A much earlier study (Hoff et. al, 1974) was conducted in Texas in an area of prevalent BTV from 1963 to 1972. When tested, the neonatal fawns (birth to 2 weeks of age) had 93% that were positive for antibodies for BT, only 36% of juveniles were positive and 89% of adults were positive. Antibodies decreased from birth to 12 months of age but increased after 12 months of age. Again, this shows that fawns from mothers that have antibodies get passive resistance but lose the passive resistance after a couple of months and begin to build their own immunity. The juveniles’ positive response for antibodies ranged from a low of 0% in some years to 77% in another year. No response would indicate they never had exposure after the passive immunity had diminished.
The fluctuation in antibody presence in the juveniles is consistent with my theory that regardless of northern vs. southern, deer must have exposure to build immunity. The cyclic nature of EHDV and BTV would produce naïve young animals in some years. If a severe outbreak doesn’t occur for 3 years, all of those deer up to 2 years of age are highly susceptible to the viruses.
If it were true that southern deer were genetically immune to the EHD/BT viruses, then age after passive immunity and conditions of exposure or non-exposure shouldn’t matter. These studies show that southern deer from Texas lose immunity without exposure. Passive immunity is derived through the placenta or through the immunoglobins in the colostrum of the mother’s milk. Semen does not contribute to passive immunity. There are areas in the South where EHD/BT viruses seem to occur with less severity. More likely, it’s in an area where exposure is common from year to year. Fawns may get the virus but their passive immunity allows them to better handle the disease when they are exposed as fawns and the exposure builds their own immunity. Symptoms may be subclinical (symptoms aren’t obvious) if they have passive immunity as fawns. This may lead one to believe that their deer never get the virus when they actually must get it to produce their own antibodies.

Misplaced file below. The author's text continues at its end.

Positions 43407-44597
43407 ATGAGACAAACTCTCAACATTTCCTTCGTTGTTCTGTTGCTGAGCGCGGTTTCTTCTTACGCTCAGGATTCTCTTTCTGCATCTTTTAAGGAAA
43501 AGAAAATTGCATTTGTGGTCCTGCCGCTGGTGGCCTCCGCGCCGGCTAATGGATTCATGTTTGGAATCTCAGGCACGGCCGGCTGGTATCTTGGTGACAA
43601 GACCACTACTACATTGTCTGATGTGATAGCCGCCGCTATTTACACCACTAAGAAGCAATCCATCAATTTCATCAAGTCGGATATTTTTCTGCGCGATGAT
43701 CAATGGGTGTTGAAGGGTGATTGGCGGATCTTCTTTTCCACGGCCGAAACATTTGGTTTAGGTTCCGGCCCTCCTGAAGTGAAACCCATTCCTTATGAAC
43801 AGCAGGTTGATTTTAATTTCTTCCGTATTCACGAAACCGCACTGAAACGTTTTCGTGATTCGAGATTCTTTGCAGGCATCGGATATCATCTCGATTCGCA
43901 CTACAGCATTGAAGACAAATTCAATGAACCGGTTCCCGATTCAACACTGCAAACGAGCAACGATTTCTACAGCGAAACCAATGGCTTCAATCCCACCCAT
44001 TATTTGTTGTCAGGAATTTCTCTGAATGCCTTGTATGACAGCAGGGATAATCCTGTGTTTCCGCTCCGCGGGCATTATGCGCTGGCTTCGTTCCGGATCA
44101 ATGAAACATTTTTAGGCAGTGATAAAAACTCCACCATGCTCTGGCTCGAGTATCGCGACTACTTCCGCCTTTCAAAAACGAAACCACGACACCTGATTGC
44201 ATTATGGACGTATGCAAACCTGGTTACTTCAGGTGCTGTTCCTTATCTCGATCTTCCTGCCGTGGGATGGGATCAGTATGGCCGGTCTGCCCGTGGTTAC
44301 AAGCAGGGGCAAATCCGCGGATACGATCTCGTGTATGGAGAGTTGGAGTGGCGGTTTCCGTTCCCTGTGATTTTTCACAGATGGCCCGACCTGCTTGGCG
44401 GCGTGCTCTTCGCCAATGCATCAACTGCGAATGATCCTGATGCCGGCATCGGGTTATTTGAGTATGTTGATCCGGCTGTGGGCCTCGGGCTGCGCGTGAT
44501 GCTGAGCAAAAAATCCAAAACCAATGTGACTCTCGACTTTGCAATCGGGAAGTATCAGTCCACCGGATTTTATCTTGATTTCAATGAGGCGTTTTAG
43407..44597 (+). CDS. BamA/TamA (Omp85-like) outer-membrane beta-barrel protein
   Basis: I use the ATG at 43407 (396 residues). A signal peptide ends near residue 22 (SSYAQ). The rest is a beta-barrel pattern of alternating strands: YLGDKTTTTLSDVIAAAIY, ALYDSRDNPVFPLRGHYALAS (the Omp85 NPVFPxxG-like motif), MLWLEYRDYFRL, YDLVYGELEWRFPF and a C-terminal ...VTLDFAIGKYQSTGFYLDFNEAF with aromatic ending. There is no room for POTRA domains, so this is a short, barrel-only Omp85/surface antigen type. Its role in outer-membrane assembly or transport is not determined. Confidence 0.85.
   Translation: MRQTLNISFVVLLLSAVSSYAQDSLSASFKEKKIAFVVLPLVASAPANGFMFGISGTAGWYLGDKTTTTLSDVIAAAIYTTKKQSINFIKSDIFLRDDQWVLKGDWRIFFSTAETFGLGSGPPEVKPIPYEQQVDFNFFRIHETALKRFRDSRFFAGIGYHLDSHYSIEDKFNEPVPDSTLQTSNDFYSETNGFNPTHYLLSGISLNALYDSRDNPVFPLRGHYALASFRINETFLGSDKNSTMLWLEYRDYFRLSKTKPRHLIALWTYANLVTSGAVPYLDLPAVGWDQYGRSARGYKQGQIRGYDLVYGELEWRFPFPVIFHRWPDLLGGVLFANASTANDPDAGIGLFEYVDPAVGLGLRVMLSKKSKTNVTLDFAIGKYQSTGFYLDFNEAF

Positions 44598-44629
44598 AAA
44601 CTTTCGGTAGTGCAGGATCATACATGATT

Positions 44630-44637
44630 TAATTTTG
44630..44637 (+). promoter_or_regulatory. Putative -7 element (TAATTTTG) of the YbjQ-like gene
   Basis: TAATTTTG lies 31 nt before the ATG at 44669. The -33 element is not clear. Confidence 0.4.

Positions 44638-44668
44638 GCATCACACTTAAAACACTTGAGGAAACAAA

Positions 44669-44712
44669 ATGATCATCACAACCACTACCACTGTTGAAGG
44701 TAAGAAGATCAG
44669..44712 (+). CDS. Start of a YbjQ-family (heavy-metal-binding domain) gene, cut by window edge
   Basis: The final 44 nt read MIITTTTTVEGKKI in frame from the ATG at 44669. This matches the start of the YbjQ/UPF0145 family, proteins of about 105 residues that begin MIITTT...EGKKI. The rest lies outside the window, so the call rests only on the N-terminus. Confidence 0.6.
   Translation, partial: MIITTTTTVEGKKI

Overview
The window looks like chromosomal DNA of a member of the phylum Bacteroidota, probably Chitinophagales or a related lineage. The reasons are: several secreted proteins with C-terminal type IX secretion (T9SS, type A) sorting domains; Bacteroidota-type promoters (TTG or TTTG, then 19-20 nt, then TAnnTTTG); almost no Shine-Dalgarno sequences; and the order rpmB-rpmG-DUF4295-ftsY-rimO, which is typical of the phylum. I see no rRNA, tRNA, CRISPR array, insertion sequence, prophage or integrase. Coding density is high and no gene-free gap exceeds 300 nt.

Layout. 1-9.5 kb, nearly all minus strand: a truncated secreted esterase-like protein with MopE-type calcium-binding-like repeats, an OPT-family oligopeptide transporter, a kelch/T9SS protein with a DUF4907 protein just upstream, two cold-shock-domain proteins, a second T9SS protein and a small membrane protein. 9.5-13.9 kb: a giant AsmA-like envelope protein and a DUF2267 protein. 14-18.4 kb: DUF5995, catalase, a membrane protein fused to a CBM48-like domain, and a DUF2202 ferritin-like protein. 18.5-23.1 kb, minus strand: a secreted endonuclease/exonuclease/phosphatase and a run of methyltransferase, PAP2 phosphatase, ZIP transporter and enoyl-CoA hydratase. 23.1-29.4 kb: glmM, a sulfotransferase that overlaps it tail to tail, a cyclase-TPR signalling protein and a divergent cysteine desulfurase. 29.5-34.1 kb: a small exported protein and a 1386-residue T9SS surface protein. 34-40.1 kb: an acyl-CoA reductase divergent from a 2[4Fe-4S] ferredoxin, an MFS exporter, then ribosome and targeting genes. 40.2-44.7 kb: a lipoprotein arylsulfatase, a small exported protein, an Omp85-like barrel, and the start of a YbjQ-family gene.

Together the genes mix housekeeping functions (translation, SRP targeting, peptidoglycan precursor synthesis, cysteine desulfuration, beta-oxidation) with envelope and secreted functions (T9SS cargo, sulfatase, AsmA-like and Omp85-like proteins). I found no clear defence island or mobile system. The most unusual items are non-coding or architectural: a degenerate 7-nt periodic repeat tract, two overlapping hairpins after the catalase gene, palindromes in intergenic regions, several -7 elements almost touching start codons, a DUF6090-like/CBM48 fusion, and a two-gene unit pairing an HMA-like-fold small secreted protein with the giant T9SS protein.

If the animals were EHD resistant because they were from the south and it was in their genetics, then the EHD antibodies would have been there after weaning for both groups. The argument that if you buy northern deer and move them to the south, they won't survive isn’t true. I’ve raised hundreds of pure northern genetics deer in Louisiana. Did I lose many when I moved them here? You bet. I got sick of going out and dragging dead deer out of the pens. The southern resistance guys will say that mine died because they weren't EHD resistant or weren't used to our insects or other diseases. I agree in part, but.....when deer are handled, they are stressed. If they are darted they are stressed even more. A study in South America on red deer showed lack of immune response 30-40 days after tranquilization. Hauling deer in a trailer for 20+ hours adds to the stress level they already have. Then you dump them out in foreign surroundings often mixed with deer that start pecking order fights. They are put abruptly on new feed. It's no wonder so many die. And stress doesn't just last 2-4 weeks. Some studies indicate that stress related illnesses can occur up to a year later. I learned to greatly diminish death losses of northern deer that have been newly translocated to the South and have had much better success.